“Many factors may create reasonable suspicion or constitute a national security concern; examples include the existence of a relevant national-security related lookout in combination with other articulable factors as appropriate, or the presence of an individual on a government-operated and government-vetted terrorist watchlist,” the directive states.

It also notes that an agent may ask a traveler to provide a passcode to unlock a device and says that an officer may “detain the device” if unable to complete the inspection because the device is passcode- or encryption-protected. 

These searches are those in which agents connect external equipment to a device in order to analyze or copy its contents.

According to the new directive, agents need to demonstrate reasonable suspicion of criminal wrongdoing or otherwise show that there is a “national security concern” in order to conduct advanced searches.

John Wagner, the deputy executive assistant commissioner at CPB’s office of field operations, on Friday described electronic device searches as “essential” to national security and law enforcement at the border. 

Customs and Border Protection (CBP) on Friday issued the updated guidelines for searches of electronic devices at the U.S. border, which contain new restrictions on the circumstances under which officials can conduct what are called “advanced” searches.

In a statement Friday, Wyden described the new restrictions as an improvement but reiterated that a warrant should be required for searches on devices belonging to U.S. citizens. 

Good News for Parents: Teens Are Delaying Having Sex – HealthDay

“Much of this decrease can be tied to increased sex education, which includes sexually transmitted disease and contraception information,” said Dr. Jennifer Wu. She is an obstetrician/gynecologist with Lenox Hill Hospital in New York City.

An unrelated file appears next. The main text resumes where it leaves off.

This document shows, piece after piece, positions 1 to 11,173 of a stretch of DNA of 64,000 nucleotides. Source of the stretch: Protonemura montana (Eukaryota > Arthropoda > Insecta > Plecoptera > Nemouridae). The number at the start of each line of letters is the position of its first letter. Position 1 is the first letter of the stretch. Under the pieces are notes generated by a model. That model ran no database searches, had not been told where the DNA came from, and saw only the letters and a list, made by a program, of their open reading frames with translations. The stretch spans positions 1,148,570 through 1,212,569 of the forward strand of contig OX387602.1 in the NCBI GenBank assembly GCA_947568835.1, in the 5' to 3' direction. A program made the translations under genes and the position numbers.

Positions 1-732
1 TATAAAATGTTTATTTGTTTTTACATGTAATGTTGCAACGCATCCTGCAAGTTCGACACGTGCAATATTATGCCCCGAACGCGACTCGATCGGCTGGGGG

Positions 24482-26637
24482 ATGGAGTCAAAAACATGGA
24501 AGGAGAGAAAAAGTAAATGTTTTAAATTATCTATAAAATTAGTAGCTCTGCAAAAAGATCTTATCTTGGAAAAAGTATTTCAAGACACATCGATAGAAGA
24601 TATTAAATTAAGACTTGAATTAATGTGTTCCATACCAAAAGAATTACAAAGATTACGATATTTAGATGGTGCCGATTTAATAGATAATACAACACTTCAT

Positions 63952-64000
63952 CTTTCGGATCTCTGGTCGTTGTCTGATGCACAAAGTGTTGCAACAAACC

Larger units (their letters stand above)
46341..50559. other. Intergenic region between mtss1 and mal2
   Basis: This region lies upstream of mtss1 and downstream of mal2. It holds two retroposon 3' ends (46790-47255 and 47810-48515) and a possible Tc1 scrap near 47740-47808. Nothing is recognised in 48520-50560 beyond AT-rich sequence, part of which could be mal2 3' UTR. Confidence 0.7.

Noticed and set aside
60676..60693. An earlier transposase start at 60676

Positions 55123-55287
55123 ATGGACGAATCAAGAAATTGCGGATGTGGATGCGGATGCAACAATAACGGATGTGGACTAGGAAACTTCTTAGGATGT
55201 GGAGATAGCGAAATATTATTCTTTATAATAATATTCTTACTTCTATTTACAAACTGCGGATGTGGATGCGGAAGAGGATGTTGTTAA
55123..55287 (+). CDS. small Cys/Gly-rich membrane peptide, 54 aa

Fornari agreed.

“It’s a big focus at our center, recognizing that — whether or not we like it — adolescents are making these decisions,” Oransky said. “We have to arm them with the knowledge to make the decision that’s most comfortable for them and best for their future.”

More information

“The significance of these findings are important for today’s youth,” said Dr. Victor Fornari, director of child and adolescent psychiatry at Zucker Hillside Hospital, in Glen Oaks, N.Y. “This is very positive and promising.”

On the other hand, sexual activity among white teens did not change significantly, the investigators found.

Fire in same neighborhood as Jacksonville’s first homicide in 2018 claims second life – Florida Times-Union

Florida Times-Union

Fire in same neighborhood as Jacksonville's first homicide in 2018 claims second life
Florida Times-Union
A fire in this Gilmore Heights neighborhood left one person dead Friday. (Dan Scanlan/Florida Times-Union). A fire at a home in the same neighborhood where the city's first homicide in 2018 took place has claimed a second life Friday, according to the

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Tesla Faces A Bumpy Ride In 2018 – Seeking Alpha